Wind Energy
Ultrasonic Acoustic Deterrents (UADs)

Ultrasonic Acoustic Deterrents (UADs)

Michael Schirmacher installing equipment on a turbine
Photo Courtesy of Michael Schirmacher

There’s some evidence to suggest that bats, at least some species, are attracted to wind turbines, but what that is, if anything beyond sheer curiosity, remains unknown.

One promising solution Bat Conservation International’s wind program team, under the auspices of the BWEC, is investigating the effectiveness of Ultrasonic Acoustic Deterrents, or UAD devices, mounted on the wind turbines themselves.

The idea is that these devices will “jam” bats’ echolocation or make the airspace around the turbine aurally uncomfortable, thereby keeping bats away from potential dangerous rotating turbine blades. Researchers got the idea from some species of moth's ability to "jam" bat calls in order to avoid predation.

Ultrasonic Acoustic Deterrents (UADs) are devices that emit a loud, high frequency noise (sound human can’t hear) - and that bats will avoid. It is hypothesized that placing UADs on wind turbines may allow wind energy facilities to operate normally while dramatically decreasing bat fatalities.

The tricky thing is to produce a robust device that can withstand being exposed to the environmental conditions experienced 80 to 100 m above ground level, and be effective at deterring bats away from large rotor-swept areas of current and future turbines. Field trials have shown promise but testing on operating turbines provide technological and logistical challenges that are currently being refined. If proven, UADs could provide an alternative impact reduction strategy that is more cost effective than operational minimization allowing wind turbine operators more options to reduce impacts to bats.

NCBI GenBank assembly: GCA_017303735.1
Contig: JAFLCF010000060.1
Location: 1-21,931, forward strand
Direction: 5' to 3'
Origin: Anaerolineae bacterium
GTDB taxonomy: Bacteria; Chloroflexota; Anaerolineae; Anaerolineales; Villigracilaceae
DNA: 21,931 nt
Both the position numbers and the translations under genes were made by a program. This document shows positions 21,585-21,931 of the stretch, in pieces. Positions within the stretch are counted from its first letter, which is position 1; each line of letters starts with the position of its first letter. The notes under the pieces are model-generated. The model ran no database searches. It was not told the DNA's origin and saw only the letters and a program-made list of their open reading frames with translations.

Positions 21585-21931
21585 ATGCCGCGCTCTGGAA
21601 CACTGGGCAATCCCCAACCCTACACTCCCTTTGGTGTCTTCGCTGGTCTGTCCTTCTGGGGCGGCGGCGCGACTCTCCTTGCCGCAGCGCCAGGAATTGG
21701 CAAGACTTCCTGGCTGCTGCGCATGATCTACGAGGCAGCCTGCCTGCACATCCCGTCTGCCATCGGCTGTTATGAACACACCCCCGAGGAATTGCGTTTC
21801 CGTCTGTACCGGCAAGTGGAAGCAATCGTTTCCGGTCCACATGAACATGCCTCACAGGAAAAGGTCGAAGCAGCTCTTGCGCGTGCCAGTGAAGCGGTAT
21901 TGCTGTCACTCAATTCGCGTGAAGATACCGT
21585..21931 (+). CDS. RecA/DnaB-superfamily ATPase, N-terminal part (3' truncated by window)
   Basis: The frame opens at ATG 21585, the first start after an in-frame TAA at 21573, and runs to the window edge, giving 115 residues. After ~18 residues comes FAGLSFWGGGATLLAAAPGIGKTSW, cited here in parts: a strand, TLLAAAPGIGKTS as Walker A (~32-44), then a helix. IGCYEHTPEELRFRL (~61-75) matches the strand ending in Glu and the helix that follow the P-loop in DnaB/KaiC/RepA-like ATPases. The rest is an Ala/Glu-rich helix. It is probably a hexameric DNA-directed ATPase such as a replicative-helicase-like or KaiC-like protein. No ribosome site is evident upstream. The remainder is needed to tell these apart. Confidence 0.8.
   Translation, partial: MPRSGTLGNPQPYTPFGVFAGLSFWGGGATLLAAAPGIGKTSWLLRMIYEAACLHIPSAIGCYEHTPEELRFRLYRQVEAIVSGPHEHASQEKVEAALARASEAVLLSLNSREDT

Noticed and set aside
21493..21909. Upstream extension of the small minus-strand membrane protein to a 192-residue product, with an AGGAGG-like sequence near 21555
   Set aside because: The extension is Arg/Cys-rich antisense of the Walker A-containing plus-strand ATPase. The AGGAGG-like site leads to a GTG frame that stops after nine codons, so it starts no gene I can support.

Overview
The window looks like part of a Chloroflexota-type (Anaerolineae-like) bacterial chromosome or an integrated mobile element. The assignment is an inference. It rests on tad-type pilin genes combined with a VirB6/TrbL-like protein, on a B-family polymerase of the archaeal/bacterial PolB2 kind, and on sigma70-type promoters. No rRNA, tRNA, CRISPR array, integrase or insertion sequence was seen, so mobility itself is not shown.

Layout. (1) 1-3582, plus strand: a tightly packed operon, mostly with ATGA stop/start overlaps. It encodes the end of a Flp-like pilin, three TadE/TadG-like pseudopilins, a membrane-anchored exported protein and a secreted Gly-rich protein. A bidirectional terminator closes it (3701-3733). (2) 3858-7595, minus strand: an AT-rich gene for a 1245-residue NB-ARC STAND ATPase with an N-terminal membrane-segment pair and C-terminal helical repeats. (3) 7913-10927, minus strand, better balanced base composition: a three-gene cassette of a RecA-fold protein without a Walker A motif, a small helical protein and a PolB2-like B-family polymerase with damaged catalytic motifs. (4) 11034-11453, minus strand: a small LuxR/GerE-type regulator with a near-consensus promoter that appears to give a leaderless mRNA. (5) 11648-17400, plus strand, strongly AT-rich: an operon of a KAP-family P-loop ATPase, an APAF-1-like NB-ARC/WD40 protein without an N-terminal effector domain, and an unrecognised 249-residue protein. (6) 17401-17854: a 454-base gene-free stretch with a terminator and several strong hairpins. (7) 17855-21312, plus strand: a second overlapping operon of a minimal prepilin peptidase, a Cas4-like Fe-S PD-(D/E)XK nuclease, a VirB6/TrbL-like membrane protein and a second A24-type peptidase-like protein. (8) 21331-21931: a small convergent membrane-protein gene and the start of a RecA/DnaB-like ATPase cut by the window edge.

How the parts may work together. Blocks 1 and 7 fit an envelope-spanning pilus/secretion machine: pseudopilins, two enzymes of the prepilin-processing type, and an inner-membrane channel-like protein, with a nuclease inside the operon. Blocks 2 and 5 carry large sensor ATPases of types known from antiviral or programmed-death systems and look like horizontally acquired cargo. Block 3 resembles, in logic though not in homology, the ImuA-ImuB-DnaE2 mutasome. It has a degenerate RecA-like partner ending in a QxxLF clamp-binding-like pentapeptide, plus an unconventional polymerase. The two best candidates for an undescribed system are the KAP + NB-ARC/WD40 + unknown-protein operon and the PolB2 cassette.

Field tests are still under way to determine how well the devices perform under various environmental conditions, how effective they are compared to operational minimization and which species can be deterred by the devices mounted on to of operating wind turbines.

Using thermal cameras (foreground) to monitor bat activity during
preliminary deterrent (background) tests
Photo Courtesy of Michael Schirmacher

BCI is planning three studies in 2017 to investigate the effectiveness of a UAD-designed and manufactured by Renewable NRG Systems (RNRG). One of these, funded by the U.S. Department of Energy, will compare the reduction levels of the deterrents with operational minimization, specifically feathering blades to 5.0 m/s (or 2.0 m/s above the preset operating conditions). Moreover, we will combine both impact reduction strategies to determine whether there is an additive effect, furthering the reduction in bat fatalities.

Preliminary functionality tests of the RNRG deterrent, conducted in 2016, showed significant improvements over previous generations of the technology. The devices passed all reliability tests, both in the lab and when installed on wind turbines, and showed no water entry or overheating (both issues commonly experienced in the previous design). During ground-based tests of the device, we documented a significant reduction in bat activity in areas of high bat concentrations (e.g., ponds where bats drink and forage for insects).

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